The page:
The main problem when we were originally exposed to the fascinating world of Enola Holmes in 2020 was that an investigative thriller is only as good as its case. There was no denying that the charming historical setting, a determined Millie Bobby Brown in the lead role, and a strong cast worked in favour of the first movie, but the case obscured many of Enola Holmes’ advantages. By coincidence, the central case of the second instalment of the franchise, Enola Holmes 2, is also quite similar. When a girl goes missing, someone brings the matter to Enola rather than Enola investigating on her own. Enola Holmes 2 outshines the previous instalment even though both cases involve missing persons. This is because there are enough layers to this investigation to keep us interested.
The main character of Enola Holmes 2 is a professional investigator who is working hard to support herself in a setting where the famed elder brother Sherlock Holmes (Henry Cavill) casts a long shadow. Despite Enola’s potential in her field, patriarchal voices discredit her and become even more offensive when she takes on the case of a missing match factory worker. The world of Sherlock Holmes is never straightforward. Thus, what starts as a typical missing person investigation turns into something horrific that endangers the lives of other women. Because of how skillfully the concept is integrated throughout the movie, which also becomes more about Sherlock, the overriding sense doesn’t feel too overbearing. While I’m not entirely certain that a movie about Enola Holmes has too much Sherlock in it, it is still acceptable because the notion of the siblings facing off against a well-known foe is an intriguing one.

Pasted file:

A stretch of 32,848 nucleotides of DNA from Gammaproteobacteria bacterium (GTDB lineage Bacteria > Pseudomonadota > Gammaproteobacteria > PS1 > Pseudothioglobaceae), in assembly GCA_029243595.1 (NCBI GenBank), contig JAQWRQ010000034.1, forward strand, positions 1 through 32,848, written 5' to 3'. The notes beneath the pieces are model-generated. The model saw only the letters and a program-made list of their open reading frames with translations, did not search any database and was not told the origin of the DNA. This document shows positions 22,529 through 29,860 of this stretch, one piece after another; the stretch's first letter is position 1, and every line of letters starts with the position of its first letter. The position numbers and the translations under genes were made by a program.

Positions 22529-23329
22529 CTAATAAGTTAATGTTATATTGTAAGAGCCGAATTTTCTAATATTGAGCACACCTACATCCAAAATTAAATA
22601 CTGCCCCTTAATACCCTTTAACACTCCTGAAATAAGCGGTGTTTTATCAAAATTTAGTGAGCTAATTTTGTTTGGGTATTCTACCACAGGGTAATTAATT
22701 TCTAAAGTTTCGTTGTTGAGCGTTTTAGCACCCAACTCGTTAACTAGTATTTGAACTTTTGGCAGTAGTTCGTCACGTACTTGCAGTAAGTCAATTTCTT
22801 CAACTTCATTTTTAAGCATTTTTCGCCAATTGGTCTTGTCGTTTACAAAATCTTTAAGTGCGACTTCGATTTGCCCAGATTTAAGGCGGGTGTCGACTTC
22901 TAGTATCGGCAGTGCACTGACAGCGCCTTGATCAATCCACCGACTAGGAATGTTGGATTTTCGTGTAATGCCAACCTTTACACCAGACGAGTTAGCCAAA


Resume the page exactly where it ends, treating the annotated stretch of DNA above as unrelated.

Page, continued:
While Sherlock does get some of the attention, Enola is undoubtedly the star of the movie, and Millie gives the action a frantic pace. The fourth wall breaching, the wittiness of the banter, and the swashbuckling assurance of the action scenes all improve in this instalment. Even if the writing in Enola Holmes 2 enables them to confront this and find a means to believe in people and forge alliances, the Holmes siblings have all been notoriously reclusive. Sherlock escapes the woods owing to Enola, even though her epiphany about what matters to her coincides with the timely and vivacious appearances of Edith and Eudora Holmes that give the movie some much-needed seriousness.
Observing our very own Professor Remus Lupin from Harry Potter transforms into the stern and evil Grail in Enola Holmes 2 is equally intriguing. In his role as the police officer employed by the enemies, actor David Thewlis commands the screen. He has no qualms about hitting and kicking Enola, and these depraved actions only serve to highlight her character. Enola Holmes 2 is a lot more well-rounded movie as a result of these unique additions to this instalment.